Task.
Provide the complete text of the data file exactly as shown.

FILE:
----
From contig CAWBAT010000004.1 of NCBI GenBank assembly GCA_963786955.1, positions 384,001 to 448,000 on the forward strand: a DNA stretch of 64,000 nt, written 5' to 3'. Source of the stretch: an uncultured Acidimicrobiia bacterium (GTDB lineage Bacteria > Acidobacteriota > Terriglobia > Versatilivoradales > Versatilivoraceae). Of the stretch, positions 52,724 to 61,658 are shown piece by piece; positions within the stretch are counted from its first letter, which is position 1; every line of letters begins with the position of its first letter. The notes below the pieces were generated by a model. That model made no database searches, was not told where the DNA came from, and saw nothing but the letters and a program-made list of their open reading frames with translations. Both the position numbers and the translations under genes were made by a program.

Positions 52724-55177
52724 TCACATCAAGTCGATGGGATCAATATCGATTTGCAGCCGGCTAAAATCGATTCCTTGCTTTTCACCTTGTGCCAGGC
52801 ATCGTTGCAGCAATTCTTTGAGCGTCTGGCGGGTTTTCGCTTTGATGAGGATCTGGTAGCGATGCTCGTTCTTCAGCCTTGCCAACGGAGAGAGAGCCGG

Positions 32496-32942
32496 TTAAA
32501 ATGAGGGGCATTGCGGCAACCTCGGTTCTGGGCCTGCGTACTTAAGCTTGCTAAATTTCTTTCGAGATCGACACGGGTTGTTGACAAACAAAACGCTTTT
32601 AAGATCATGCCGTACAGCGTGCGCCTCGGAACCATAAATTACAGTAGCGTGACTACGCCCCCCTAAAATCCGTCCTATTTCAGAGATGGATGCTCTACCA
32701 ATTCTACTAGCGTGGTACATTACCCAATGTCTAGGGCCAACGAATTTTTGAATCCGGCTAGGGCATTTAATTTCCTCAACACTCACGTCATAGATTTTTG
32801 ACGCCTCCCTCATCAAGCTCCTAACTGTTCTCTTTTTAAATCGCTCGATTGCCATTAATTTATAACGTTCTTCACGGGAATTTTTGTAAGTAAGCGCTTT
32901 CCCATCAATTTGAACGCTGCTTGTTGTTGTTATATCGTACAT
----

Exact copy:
From contig CAWBAT010000004.1 of NCBI GenBank assembly GCA_963786955.1, positions 384,001 to 448,000 on the forward strand: a DNA stretch of 64,000 nt, written 5' to 3'. Source of the stretch: an uncultured Acidimicrobiia bacterium (GTDB lineage Bacteria > Acidobacteriota > Terriglobia > Versatilivoradales > Versatilivoraceae). Of the stretch, positions 52,724 to 61,658 are shown piece by piece; positions within the stretch are counted from its first letter, which is position 1; every line of letters begins with the position of its first letter. The notes below the pieces were generated by a model. That model made no database searches, was not told where the DNA came from, and saw nothing but the letters and a program-made list of their open reading frames with translations. Both the position numbers and the translations under genes were made by a program.

Positions 52724-55177
52724 TCACATCAAGTCGATGGGATCAATATCGATTTGCAGCCGGCTAAAATCGATTCCTTGCTTTTCACCTTGTGCCAGGC
52801 ATCGTTGCAGCAATTCTTTGAGCGTCTGGCGGGTTTTCGCTTTGATGAGGATCTGGTAGCGATGCTCGTTCTTCAGCCTTGCCAACGGAGAGAGAGCCGG

Positions 32496-32942
32496 TTAAA
32501 ATGAGGGGCATTGCGGCAACCTCGGTTCTGGGCCTGCGTACTTAAGCTTGCTAAATTTCTTTCGAGATCGACACGGGTTGTTGACAAACAAAACGCTTTT
32601 AAGATCATGCCGTACAGCGTGCGCCTCGGAACCATAAATTACAGTAGCGTGACTACGCCCCCCTAAAATCCGTCCTATTTCAGAGATGGATGCTCTACCA
32701 ATTCTACTAGCGTGGTACATTACCCAATGTCTAGGGCCAACGAATTTTTGAATCCGGCTAGGGCATTTAATTTCCTCAACACTCACGTCATAGATTTTTG
32801 ACGCCTCCCTCATCAAGCTCCTAACTGTTCTCTTTTTAAATCGCTCGATTGCCATTAATTTATAACGTTCTTCACGGGAATTTTTGTAAGTAAGCGCTTT
32901 CCCATCAATTTGAACGCTGCTTGTTGTTGTTATATCGTACAT